A very good friend of mine makes these fantastic picture in Photoshop and Illustrator. The posted pic is a relatively low-res version. He prints them out to 30″x40″ and they are beautiful… much detail and subtlety that is lost in screen res pics but they are still very compelling images. This one is called “Adam and Eve”.
Archive for February, 2009
Thought some intermediate shots would be fun… kinda get the feeling of getting carried away but you never know without trying. Regarding last post, the decision was not to attack the teapots but things are percolating. Maybe some of this will result in a more solid decorating direction. There’s some splattered slip under there somewhere.
Haven’t decided whether to plunge into some teapots this week or continue with the vases and bowls. Sometimes there are so many experiments going on simultaneously that I would like to finish the pieces completely so I can disregard failed ideas. I guess I’ll decide when I’m sitting at the wheel. My makeshift studio is getting more full and I won’t have a choice soon… of course there’s always room for more cups. Sofia and I worked together this weekend and I made the mistake of letting her throw after she made things with lumps of clay… now she doesn’t want to do anything but use the wheel because it’s so much fun. Can’t argue with that. I asked her not to eat the clay and of course she said she hadn’t and then I changed that to don’t put the clay in your mouth and she assured me that she hadn’t done that either.Since she likes to draw we spent some time Sunday doing that… she likes to draw ballerinas mostly and I usually scribble some pots but I need to do some ballerinas to keep her from thinking we’re not in this together. Eventually, after several ballerina drawings, she decided to draw some pots too and this one has a ballerina on the pot. So even her pot drawings are better than mine. I put some handles on that vase, not sure what I think about that yet…
When I was about 15 years old, my mom got me a job at a friend of hers’ ceramic shop. They had plaster molds and made christmas trees and lamps shaped like children with big eyes. They had a large vat of slip with a mixer going 24/7. I wasn’t really interested in the pieces but was always excited to open the molds and bump the plaster to get the piece to dislodge. In retrospect, I’ve never really gotten over my infatuation with the appearance of wet clay… not as it’s being made but just a little while after it starts to dry and still has a slight sheen. It was always frustrating in college when I realized that however a piece was fired, from primitive to raku to salt to electric kiln, it would never end up with that fresh wet look again. If there was such a firing effect, no doubt I would use it on everything.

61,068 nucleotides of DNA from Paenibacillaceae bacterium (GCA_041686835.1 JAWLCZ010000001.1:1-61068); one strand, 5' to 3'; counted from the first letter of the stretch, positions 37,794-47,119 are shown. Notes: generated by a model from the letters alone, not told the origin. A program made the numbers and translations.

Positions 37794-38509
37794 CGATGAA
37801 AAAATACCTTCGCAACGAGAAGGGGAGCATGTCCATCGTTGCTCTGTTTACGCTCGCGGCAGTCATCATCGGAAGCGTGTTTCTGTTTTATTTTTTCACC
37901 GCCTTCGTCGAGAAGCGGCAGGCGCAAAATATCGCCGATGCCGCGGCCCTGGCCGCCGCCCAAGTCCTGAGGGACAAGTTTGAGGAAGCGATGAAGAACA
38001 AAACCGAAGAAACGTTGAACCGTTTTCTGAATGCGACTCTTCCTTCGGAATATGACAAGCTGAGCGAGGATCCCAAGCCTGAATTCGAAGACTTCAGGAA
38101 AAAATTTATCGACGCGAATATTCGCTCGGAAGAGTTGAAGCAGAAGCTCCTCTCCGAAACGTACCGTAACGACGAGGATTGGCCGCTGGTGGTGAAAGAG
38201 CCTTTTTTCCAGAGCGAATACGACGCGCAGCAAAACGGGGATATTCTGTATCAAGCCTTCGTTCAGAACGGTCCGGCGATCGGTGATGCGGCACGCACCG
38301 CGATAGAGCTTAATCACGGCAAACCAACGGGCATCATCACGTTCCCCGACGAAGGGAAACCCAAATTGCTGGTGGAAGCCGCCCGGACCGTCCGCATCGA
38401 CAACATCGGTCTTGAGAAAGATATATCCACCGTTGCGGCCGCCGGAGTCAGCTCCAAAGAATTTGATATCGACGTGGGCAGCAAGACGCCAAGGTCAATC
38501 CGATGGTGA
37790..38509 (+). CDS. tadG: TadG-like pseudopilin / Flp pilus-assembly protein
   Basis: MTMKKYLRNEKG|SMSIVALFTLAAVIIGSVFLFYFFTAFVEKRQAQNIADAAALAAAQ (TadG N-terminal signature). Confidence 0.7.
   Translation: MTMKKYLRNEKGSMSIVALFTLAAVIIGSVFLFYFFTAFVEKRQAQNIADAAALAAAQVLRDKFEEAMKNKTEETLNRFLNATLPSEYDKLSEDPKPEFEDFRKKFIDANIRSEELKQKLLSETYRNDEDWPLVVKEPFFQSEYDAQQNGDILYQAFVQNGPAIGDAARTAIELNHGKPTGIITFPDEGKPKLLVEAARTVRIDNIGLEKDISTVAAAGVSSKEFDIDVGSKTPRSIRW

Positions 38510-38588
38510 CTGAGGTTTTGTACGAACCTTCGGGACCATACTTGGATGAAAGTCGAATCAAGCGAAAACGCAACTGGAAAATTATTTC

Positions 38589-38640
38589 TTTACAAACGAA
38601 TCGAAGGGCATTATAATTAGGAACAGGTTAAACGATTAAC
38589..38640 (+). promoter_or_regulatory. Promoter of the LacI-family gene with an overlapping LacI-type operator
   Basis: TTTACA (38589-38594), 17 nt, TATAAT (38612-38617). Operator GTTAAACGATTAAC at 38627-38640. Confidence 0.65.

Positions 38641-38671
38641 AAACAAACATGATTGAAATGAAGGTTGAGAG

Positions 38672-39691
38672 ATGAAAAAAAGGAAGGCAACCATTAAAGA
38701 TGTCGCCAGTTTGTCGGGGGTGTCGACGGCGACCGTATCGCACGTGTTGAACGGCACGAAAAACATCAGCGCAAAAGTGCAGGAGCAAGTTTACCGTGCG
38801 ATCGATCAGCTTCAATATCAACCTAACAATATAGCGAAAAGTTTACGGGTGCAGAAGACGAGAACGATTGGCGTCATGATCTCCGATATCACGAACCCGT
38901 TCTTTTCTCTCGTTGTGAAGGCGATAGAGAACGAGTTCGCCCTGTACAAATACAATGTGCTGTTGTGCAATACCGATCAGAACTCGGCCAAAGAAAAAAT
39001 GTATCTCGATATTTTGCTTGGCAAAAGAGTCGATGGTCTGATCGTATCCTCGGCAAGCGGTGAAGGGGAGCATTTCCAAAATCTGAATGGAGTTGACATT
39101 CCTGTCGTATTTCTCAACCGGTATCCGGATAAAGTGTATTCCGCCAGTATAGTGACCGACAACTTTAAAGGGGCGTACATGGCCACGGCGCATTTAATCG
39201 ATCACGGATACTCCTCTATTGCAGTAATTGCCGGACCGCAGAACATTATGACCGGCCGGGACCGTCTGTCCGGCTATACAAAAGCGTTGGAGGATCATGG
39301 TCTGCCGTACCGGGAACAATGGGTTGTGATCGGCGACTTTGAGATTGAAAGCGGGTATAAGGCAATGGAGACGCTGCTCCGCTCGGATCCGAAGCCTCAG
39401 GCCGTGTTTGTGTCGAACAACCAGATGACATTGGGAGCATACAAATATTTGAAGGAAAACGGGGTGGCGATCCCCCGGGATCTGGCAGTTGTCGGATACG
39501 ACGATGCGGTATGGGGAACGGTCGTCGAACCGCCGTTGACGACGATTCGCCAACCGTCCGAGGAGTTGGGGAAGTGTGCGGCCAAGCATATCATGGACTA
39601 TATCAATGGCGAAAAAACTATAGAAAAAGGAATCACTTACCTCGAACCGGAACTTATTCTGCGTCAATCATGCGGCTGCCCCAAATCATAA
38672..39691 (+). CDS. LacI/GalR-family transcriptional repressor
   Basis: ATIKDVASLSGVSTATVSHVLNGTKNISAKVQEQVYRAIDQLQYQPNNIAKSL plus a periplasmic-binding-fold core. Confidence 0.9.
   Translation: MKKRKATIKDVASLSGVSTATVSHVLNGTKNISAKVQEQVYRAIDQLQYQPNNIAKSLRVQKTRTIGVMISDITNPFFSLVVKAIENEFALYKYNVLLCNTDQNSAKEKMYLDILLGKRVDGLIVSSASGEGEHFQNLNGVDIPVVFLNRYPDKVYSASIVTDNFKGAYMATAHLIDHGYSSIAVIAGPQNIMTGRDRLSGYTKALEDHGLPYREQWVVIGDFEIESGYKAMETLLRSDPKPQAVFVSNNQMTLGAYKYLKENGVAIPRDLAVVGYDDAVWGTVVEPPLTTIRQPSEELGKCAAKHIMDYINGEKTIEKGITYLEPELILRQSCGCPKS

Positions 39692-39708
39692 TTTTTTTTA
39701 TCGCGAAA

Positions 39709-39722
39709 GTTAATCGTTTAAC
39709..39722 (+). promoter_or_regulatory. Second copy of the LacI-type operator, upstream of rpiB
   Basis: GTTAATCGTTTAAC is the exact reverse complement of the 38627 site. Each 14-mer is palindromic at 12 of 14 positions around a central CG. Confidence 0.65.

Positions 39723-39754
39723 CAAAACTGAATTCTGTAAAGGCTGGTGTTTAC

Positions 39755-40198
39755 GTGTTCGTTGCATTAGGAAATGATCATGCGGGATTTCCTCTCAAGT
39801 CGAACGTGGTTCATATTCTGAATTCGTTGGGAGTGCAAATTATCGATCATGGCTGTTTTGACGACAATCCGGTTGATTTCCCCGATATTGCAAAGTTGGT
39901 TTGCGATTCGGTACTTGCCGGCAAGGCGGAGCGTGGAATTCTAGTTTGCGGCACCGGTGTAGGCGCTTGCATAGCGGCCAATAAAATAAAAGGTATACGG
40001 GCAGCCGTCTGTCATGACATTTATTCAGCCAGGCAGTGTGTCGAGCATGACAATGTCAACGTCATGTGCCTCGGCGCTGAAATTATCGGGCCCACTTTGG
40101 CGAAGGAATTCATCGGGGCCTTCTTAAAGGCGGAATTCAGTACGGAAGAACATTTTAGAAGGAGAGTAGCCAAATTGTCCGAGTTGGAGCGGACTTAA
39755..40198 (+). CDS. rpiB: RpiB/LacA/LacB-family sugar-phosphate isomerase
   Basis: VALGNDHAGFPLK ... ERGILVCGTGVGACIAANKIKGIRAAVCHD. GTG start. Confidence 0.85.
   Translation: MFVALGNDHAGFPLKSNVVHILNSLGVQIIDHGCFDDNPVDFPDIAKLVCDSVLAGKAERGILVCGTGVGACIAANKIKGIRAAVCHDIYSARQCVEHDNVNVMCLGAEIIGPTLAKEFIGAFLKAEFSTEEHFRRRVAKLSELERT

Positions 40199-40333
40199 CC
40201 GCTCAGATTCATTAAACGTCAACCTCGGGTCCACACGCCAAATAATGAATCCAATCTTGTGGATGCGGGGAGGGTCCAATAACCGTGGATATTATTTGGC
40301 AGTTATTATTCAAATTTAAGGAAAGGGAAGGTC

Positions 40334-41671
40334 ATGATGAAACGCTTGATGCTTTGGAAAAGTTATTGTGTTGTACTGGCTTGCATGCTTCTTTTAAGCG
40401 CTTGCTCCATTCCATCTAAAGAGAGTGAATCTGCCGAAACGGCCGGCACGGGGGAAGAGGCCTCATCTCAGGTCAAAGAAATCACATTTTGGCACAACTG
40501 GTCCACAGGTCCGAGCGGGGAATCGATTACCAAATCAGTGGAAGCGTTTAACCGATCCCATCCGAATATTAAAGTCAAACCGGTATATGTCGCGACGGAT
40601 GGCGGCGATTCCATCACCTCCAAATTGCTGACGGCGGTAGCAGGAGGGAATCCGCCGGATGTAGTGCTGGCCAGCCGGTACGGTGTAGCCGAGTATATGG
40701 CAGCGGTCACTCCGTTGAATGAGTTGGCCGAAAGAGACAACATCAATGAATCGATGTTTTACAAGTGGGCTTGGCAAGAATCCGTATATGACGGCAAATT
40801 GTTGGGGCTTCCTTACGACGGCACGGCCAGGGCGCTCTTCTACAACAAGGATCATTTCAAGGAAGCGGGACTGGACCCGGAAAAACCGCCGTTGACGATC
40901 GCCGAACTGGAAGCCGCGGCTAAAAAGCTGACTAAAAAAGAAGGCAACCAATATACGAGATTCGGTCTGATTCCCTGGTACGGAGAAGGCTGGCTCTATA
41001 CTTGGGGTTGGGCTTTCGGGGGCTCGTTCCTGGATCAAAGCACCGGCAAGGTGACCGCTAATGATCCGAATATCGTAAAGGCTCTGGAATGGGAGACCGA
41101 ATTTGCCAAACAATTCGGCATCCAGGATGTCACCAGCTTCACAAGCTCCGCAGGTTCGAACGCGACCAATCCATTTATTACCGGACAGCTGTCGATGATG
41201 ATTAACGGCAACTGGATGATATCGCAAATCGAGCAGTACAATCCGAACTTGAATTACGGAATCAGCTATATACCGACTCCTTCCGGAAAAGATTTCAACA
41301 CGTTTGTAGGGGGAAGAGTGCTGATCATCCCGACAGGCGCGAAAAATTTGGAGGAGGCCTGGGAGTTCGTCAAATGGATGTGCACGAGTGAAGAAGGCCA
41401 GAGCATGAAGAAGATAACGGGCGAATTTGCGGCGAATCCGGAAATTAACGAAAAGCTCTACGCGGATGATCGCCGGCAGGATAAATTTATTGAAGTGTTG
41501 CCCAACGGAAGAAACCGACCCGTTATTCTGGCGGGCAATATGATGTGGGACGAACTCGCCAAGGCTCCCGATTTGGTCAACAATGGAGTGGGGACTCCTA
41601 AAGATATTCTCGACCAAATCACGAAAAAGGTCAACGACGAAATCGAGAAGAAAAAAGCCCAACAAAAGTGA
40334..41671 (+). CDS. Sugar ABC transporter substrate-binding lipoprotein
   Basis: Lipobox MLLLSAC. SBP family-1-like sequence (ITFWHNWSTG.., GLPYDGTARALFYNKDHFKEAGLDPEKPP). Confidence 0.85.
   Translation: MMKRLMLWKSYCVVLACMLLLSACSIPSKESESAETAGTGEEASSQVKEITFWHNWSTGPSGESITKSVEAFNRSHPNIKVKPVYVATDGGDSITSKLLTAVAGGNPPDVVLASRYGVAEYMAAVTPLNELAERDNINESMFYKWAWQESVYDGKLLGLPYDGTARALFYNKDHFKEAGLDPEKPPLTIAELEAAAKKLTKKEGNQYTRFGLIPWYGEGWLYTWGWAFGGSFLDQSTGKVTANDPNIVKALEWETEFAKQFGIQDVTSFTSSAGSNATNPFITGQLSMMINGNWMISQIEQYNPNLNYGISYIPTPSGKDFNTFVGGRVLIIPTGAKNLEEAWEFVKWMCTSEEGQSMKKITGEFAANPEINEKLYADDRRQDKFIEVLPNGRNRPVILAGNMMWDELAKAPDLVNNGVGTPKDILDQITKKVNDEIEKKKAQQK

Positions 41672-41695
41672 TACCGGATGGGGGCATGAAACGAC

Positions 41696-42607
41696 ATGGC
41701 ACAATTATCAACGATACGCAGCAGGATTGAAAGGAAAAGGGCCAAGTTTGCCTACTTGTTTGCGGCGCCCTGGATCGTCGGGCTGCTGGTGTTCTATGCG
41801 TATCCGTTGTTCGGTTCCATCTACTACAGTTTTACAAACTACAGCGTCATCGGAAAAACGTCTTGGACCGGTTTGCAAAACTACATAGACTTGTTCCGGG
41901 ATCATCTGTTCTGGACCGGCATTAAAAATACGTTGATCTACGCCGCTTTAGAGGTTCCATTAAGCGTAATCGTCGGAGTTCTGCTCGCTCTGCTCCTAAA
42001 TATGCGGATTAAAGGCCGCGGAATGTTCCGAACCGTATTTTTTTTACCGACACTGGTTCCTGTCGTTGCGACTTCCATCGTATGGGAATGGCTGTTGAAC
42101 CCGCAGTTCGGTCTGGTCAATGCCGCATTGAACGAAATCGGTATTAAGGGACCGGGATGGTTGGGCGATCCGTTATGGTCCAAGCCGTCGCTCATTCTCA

OK… It’s colder than hell outside today – 15 degrees in Kentucky. It snowed this morning and my temporary studio is so cold that I decided to get this blog thing started. I left my previous job four years ago to do ceramics and although I got an undergraduate degree in ceramics in 1982, I had put off doing this until then. I worked in the back room of my house for the first 3 years. That room/studio was small and it became smaller as time went on. I had my kiln in there and did all aspects of my work in there too. I really couldn’t turn around without knocking things over. Consequently, last June I decided that since the room was the only un-remodeled room in the house (another way of saying it was a hovel) and tiny to boot that I would fix it. The old room’s floor slanted severely towards the backyard, the ceiling was only 7 feet tall, the walls were really the walls of an old porch that had been enclosed with shutters and odd bits of wood. During the demolition I found bees’ nests, birds’ nests and a nest of mice… all abandoned.After demolition, concrete pylons were poured and the floor built out to cantilever past the pylons. Much like a virus, when tying the new roof into the middle of the old it became clear that the roof of the house had to be replaced and when taking old shingles off, it became clear that the upstairs siding would have to come off to get the 3 previous layers of shingles off… so residing the upstairs and reroofing the house were unforeseen detours.After months of hiatus from clay, the realization that it wouldn’t be complete before winter became obvious and I settled on making sure it was done on the exterior, insulated and electricity run before moving clay stuff back in. Not sure if another burst of activity will finish it this summer or whether it will be postponed till the following summer.
- I am a ceramic artist in Louisville, Kentucky. I grew up in upstate New York and came south to college. After college I was involved in a couple businesses and decided 4 years ago, after news of our first child, to pursue a long postponed desire to make ceramics for a living.